Recreational cannabis packaging strictly regulated

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Recreational cannabis packaging strictly regulated
WATCH: From seed to sale, cannabis products are heavily regulated - including the strict packaging for the product. Meaghan Craig with the details – Oct 18, 2018

There’s a lot of buzz and excitement about the budding business of recreational cannabis as Canadians continued to line up at retail stores throughout the country to check out products.

Items from seed to sale have been heavily regulated – including strict packaging.

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A “dull, bland brown box” is what first-year marketing student Aiden Haichert described it as after purchasing legal pot at Jimmy’s Cannabis Shop in Martensville, Sask.

“I got seven grams of Renew which seems to be like a heavy indica which is usually what I’m after. I use it for a sleep aid and kind of a creative aid,” Haichert explained.

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On opening day, staff at Jimmy’s Cannabis Shop served over 600 customers. Dozens upon dozens more lined up to light up on day two with nothing but smiles on people’s faces as they received a paper receipt for the first time ever after purchasing weed.

“We’d like to have more supply on hand,” Jimmy’s Cannabis Shop CEO John Thomas said.

Since buying legal marijuana is so new, the experience has been eye-opening for customers but again, what isn’t very flashy is the packaging and it’s on purpose.

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Products have a single, uniform colour with standardized font and each container or box sealed with a Government of Canada sticker to indicate its authenticity.

“There’s also going to be a cannabis health warning on it but then also information on the strain and the strengths of CBD and THC as well,” Thomas explained.

From seed to sale, cannabis products are heavily regulated – including strict packaging. File / Global News

That way, consumers know exactly what they’re getting.“I haven’t tried weed in a long time for the simple fact that there was too much THC in it,” said Roger Oliver, who had just purchased a strain with a higher percentage of CBD.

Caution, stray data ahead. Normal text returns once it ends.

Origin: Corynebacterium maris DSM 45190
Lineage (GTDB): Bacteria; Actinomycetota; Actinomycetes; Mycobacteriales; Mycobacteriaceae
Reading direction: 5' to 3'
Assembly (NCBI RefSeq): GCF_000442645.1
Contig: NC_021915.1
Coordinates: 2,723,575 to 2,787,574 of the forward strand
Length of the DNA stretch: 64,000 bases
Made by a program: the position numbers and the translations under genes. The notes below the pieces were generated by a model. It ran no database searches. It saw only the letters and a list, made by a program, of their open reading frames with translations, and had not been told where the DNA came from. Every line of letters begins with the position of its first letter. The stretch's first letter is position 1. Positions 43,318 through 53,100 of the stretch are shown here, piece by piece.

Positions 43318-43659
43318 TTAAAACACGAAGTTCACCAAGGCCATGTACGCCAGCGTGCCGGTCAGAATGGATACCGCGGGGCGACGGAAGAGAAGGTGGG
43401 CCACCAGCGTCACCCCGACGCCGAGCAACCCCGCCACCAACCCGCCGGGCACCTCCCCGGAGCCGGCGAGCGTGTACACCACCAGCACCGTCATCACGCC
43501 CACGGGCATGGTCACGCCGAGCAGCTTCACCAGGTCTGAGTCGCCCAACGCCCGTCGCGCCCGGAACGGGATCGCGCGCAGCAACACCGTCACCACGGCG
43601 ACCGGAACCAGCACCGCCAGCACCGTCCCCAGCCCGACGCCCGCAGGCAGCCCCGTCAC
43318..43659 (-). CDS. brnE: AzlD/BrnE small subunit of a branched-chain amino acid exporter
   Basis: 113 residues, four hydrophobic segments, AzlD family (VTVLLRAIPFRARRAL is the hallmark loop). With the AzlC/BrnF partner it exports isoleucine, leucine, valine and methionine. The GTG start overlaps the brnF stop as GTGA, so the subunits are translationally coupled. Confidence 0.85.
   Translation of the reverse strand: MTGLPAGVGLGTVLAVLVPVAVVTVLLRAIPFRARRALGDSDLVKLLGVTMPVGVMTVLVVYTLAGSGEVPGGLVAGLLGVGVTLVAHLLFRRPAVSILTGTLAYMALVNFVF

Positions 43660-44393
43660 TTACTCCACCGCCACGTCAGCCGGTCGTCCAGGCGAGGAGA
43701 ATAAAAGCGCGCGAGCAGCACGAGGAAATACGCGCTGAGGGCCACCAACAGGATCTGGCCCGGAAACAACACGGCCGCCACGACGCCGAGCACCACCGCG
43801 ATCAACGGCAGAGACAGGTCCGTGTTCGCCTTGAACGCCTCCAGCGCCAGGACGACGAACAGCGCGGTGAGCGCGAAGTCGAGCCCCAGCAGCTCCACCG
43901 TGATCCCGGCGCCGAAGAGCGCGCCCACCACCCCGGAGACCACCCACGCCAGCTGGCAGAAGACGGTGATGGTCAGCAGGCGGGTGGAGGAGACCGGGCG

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Experts said the exact breakdown of each strain is a critical component to public safety. Although the products are Health Canada approved, it’s always wise to have as much information as possible about what people are taking just in case they have an adverse reaction.

“How much THC does this product have? Are there any other chemicals that have been added?” said Jerome Konecsni, with the Johnson Shoyma Graduate School of Public Policy.

“I mean, we do it for our food we’re consuming. So, to me, it should apply.”

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In some parts of the United States where pot is already legal, labels include the date the product was harvested.

In Canada, the packaging includes a “universal stop sign symbol” denoting that it is a cannabis product and containers have to be childproof.

“The first time I saw it, I thought of it as an old smoke tin, but it does the job,” Oliver said.

Health Canada said the main purpose behind this approach to packaging is to ensure people, particularly young people, aren’t enticed to use cannabis.

“It’s the Canadian government,” laughed Haichert, when asked if he thought the packaging would be more intriguing.

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“I know they couldn’t be cooler, they’re trying to make tobacco plain.”

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